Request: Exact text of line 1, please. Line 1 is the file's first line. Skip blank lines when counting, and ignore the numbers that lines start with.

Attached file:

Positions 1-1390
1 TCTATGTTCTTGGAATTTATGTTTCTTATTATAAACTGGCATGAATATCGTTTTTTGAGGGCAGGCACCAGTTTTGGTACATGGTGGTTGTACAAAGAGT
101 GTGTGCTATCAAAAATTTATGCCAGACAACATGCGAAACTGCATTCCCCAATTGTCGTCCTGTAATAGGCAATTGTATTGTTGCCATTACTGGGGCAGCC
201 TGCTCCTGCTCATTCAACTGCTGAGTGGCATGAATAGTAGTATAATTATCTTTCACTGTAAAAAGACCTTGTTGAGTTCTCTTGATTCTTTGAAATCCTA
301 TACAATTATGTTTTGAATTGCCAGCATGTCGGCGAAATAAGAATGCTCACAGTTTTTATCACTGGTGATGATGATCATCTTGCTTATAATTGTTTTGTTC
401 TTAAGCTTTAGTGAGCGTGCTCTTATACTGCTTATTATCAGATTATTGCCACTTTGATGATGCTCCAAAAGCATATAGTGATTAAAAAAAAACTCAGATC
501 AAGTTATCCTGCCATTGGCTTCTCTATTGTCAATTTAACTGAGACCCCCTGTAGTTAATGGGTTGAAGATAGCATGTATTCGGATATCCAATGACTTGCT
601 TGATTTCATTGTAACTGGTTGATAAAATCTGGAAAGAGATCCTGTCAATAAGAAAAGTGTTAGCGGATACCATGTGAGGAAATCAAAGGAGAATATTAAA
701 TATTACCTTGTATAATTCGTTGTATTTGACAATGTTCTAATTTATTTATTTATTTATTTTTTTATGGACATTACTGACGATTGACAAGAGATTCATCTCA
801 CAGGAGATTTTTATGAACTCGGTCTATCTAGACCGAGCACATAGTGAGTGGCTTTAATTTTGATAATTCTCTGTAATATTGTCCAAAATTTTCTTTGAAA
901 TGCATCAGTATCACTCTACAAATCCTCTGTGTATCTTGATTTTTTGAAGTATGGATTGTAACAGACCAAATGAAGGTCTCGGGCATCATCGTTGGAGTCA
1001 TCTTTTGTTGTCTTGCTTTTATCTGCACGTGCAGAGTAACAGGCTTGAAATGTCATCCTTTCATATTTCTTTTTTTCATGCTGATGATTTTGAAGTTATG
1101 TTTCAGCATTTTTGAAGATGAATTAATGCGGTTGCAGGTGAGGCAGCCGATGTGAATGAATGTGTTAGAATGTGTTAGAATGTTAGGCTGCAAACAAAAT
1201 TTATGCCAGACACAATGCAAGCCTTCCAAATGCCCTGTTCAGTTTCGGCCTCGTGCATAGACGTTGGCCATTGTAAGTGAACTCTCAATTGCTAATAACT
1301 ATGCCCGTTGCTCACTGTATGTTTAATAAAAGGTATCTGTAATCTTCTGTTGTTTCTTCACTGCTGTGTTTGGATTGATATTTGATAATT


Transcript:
Positions 1-1390